I obtained my MSc in Biology at Utrecht University in the Netherlands before attending the University of Cambridge, where I completed my PhD in Biological Anthropology in 2011. Subsequently, I was a Junior Research Fellow at Homerton College and a Post-doctoral researcher in the Department of Archaeology & Anthropology at Cambridge. In 2014 I took up a Post-doctoral position at the University of Zurich. As of January 2020, I am a Lecturer in Primatology in the Department of Archaeology at the University of Cambridge.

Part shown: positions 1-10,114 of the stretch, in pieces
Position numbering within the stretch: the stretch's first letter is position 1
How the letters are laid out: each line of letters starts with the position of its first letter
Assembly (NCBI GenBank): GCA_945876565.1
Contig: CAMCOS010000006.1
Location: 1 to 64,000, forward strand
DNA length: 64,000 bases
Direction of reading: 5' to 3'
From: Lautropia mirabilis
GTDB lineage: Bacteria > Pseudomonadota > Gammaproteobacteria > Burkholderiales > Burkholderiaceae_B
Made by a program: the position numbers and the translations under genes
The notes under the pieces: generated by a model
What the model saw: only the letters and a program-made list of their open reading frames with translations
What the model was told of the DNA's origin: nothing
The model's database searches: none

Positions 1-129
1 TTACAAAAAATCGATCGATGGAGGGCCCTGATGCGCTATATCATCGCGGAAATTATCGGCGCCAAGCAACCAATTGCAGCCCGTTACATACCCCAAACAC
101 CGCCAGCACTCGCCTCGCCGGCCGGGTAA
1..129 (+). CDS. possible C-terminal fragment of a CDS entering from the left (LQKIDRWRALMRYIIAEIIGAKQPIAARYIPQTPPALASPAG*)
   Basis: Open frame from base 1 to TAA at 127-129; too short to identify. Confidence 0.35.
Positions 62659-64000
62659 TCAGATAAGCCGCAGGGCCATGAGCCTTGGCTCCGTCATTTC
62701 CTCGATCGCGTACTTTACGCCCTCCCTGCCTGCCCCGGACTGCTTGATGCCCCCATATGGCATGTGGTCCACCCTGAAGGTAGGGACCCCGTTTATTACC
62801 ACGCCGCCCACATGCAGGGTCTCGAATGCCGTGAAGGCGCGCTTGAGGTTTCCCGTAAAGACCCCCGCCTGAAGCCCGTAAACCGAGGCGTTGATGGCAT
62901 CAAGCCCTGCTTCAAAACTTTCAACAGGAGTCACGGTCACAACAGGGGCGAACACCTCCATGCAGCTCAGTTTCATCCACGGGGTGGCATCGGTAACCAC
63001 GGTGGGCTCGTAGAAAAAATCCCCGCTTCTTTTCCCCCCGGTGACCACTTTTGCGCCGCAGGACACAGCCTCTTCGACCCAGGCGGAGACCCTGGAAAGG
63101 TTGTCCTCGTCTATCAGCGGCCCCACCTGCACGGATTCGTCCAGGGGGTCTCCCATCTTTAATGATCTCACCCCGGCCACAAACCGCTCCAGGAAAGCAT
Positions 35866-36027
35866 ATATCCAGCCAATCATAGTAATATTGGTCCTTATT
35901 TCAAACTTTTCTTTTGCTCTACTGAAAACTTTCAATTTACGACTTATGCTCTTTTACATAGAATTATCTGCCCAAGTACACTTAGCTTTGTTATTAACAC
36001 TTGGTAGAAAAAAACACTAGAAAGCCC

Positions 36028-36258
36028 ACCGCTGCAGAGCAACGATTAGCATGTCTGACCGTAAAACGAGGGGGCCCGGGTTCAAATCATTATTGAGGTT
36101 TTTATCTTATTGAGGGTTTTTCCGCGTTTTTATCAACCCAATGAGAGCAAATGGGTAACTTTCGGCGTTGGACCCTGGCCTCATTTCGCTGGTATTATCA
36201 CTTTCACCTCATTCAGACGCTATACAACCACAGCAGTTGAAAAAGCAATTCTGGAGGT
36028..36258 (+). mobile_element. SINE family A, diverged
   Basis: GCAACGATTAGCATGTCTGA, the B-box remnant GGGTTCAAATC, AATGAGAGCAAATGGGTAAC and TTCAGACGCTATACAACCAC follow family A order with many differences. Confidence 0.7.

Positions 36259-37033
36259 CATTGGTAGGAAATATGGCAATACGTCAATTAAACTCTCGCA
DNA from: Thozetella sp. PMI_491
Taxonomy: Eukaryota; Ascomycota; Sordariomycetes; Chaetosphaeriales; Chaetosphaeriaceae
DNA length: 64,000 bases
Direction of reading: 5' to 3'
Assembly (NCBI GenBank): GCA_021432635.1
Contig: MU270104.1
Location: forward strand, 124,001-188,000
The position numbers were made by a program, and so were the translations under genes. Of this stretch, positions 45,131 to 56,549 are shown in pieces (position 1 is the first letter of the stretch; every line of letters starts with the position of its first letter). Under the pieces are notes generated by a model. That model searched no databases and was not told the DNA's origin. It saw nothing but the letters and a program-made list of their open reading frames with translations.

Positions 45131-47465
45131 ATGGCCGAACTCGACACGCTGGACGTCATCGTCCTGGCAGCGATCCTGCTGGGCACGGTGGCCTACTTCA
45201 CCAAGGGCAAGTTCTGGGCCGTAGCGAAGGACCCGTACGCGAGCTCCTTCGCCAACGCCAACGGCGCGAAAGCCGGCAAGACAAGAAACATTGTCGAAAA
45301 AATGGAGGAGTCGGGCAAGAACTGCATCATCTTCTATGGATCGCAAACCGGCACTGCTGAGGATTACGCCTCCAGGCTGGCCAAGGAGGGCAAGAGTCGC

My research applies an interdisciplinary approach to investigating the evolution of tool use. Complex technology is a defining trait of our species. Human technological innovations have reshaped our planet and changed the impact of evolutionary forces upon our lives. Despite the enormous significance of human technology, the evolutionary origin of this complex use of tools is not well understood. By studying humans’ closest living relatives, the great apes, I hope to identify the processes driving the use of technology across ape species and, in turn, shed light on What makes us human?
Utrecht University M.Sc Biology 2005